• Birth—August 13, 1961
• Where—Summit, New Jersey, USA
• Education—B.A., Yale University; M.A., Syracuse University
• Awards—Fellowship, Bread Loaf Writer's Conference
• Currently—Belmont, Massachusetts
Tom Perrotta is the author of several works of fiction, including Joe College, Election, Little Children and The Leftovers. Both Election and Little Children were adapted to film: Election, in 1999, starred Reese Witherspoon and Matthew Broderick; Little Children, in 2006, starred Kate Winslet and Jennifer Connelly.
Perrotta has taught expository writing at Yale and Harvard University and has been called "one of our true genius satirists" by Mystic River author, Dennis LeHane. Newsweek hailed him as "one of America's best-kept literary secrets...like an American Nick Hornby." Perrotta lives with this wife and two children in Belmont, Massachusetts. (Adapted from the publisher.)
That Tom Perrotta struggled into his early 30s to find success should come as no surprise to fans of his work. A Yale grad, Perrotta studied writing under Thomas Berger and Tobias Wolff before moving on to teach creative writing at Yale and Harvard. It was during this period that he began work on the stories that would comprise his first release, Bad Haircut. He had finished two more novels (including Election, which would prove to be his breakthrough book) before Bad Haircut was finally picked up by a publisher in 1994.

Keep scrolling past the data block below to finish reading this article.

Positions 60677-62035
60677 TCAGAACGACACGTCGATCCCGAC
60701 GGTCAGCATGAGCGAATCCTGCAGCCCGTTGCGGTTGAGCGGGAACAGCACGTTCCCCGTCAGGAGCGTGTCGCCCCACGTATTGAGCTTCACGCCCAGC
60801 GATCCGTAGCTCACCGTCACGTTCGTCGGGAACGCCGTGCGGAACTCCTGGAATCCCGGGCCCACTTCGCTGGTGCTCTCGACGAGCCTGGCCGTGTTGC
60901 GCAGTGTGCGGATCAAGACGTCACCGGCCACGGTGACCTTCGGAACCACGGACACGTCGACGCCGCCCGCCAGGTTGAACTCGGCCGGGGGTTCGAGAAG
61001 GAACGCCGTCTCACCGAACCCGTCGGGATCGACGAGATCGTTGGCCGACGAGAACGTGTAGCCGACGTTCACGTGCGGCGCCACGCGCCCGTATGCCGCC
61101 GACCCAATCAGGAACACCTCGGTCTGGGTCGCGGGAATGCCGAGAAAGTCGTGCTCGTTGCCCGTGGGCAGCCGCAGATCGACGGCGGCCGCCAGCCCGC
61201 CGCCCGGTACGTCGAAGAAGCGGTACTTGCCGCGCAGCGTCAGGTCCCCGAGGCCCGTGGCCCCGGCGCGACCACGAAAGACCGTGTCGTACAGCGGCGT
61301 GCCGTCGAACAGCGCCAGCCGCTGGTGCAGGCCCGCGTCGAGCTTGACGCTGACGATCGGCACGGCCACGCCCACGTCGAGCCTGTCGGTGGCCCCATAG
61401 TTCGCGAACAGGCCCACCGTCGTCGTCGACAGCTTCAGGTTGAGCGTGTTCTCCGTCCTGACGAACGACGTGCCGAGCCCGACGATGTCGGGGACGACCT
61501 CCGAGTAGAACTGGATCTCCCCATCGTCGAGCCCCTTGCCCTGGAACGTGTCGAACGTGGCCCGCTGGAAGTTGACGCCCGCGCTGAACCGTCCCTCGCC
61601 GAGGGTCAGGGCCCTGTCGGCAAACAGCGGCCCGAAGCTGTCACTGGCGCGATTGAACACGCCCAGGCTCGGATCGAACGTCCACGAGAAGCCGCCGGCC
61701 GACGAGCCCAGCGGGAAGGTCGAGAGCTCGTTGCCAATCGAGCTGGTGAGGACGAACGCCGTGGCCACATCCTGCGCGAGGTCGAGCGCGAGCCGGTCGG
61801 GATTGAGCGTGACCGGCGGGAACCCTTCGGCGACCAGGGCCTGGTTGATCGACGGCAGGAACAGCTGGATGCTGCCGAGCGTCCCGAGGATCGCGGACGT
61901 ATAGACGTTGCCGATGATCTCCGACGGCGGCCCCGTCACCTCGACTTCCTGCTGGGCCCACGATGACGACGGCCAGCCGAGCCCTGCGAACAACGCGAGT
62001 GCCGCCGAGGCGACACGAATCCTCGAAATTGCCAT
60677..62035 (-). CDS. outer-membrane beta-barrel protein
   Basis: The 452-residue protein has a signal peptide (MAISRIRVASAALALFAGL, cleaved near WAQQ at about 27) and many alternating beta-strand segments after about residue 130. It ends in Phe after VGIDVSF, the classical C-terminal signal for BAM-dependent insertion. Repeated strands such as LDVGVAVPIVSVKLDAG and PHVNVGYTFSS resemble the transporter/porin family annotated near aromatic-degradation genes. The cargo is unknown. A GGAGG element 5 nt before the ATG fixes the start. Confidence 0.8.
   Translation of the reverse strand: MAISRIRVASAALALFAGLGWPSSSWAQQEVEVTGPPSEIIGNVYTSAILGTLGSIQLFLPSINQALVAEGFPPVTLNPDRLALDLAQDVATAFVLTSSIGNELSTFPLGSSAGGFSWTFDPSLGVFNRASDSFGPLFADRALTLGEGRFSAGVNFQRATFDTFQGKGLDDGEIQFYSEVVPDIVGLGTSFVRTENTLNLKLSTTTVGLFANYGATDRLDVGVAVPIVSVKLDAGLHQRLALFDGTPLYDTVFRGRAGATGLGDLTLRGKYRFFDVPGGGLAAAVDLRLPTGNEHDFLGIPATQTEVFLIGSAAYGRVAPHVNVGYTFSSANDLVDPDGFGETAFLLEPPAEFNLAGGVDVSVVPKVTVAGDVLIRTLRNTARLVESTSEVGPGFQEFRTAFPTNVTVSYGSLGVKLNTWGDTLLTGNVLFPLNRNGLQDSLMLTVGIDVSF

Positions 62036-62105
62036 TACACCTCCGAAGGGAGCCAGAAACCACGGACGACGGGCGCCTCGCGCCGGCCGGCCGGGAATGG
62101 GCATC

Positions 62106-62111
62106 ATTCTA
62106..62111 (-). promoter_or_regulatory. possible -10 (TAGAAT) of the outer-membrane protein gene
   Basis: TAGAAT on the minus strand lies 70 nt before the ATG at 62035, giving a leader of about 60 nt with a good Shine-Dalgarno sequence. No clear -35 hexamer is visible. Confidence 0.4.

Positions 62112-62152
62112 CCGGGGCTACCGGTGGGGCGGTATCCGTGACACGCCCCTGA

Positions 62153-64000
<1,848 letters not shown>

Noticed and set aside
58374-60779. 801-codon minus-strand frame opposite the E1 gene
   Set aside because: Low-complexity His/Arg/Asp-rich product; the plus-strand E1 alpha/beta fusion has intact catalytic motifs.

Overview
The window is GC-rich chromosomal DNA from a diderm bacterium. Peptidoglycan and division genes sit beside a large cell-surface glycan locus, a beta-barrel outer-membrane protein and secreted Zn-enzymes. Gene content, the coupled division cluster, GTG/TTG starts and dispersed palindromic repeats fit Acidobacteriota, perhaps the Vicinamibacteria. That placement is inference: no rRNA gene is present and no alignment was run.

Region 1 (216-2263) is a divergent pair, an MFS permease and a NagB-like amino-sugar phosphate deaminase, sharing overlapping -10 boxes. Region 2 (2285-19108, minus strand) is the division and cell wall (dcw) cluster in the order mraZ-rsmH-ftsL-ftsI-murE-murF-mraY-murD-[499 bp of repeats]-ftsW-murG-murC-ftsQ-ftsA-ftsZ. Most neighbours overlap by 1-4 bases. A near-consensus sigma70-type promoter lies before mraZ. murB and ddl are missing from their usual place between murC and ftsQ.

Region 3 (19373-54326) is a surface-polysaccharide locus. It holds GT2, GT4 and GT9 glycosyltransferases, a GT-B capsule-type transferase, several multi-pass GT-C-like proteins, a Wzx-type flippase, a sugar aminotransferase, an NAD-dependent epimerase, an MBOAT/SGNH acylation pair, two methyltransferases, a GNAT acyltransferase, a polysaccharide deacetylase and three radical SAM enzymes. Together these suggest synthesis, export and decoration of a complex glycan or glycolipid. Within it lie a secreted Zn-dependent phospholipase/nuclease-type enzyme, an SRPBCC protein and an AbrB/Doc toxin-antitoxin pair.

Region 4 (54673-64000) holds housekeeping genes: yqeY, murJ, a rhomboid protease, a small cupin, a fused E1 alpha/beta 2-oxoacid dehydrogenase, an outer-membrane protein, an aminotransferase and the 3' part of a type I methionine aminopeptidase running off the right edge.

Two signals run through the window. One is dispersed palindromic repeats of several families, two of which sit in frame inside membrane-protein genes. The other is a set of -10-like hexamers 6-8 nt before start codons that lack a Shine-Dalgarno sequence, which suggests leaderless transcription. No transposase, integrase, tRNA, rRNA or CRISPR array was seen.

It wasn't until a chance introduction with a screenwriter that Perrotta finally moved into the public eye. The result of that encounter was the publication of Election (1998), which was made into the much-beloved film starring Matthew Broderick and Reese Witherspoon. At last, Perrotta was able to call himself a working novelist.
The theme of ordinary people trapped in lives they never imagined runs throughout Perrotta's novels. Success for his characters is always just out of reach, and the world is always just outside of their control. Characters that seem destined for success serve as foils to the true protagonists, constant reminders of the unfairness of life.
Which is not to say that Perrotta's novels are depressing. On the contrary, his razor-sharp observations of the human condition are often side-splittingly funny, and the compassion he exhibits in his writing makes even the most ostensibly unlikable characters sympathetic. Perotta does not create caricatures; his novels work because he has a basic understanding that life is complex, and everyone has a story if you take the time to listen.
When asked in a 2004 Barnes & Noble interview what book most influenced his career as a writer, here's his response:
I read The Great Gatsby in high school and was hypnotized by the beauty of the sentences and moved by the story about the irrevocability of lost love. I've reread it several times since then and have discovered lots of other layers—Nick's idolization of Gatsby, the perverse Horatio Alger narrative of Gatsby's rise in the world, Fitzgerald's keen eye for the hard realities of social class in America—and I still maintain that even if there's no such thing as a perfect novel, Gatsby's about as close as we're going to get.
(Author bio and interview from Barnes & Noble.)
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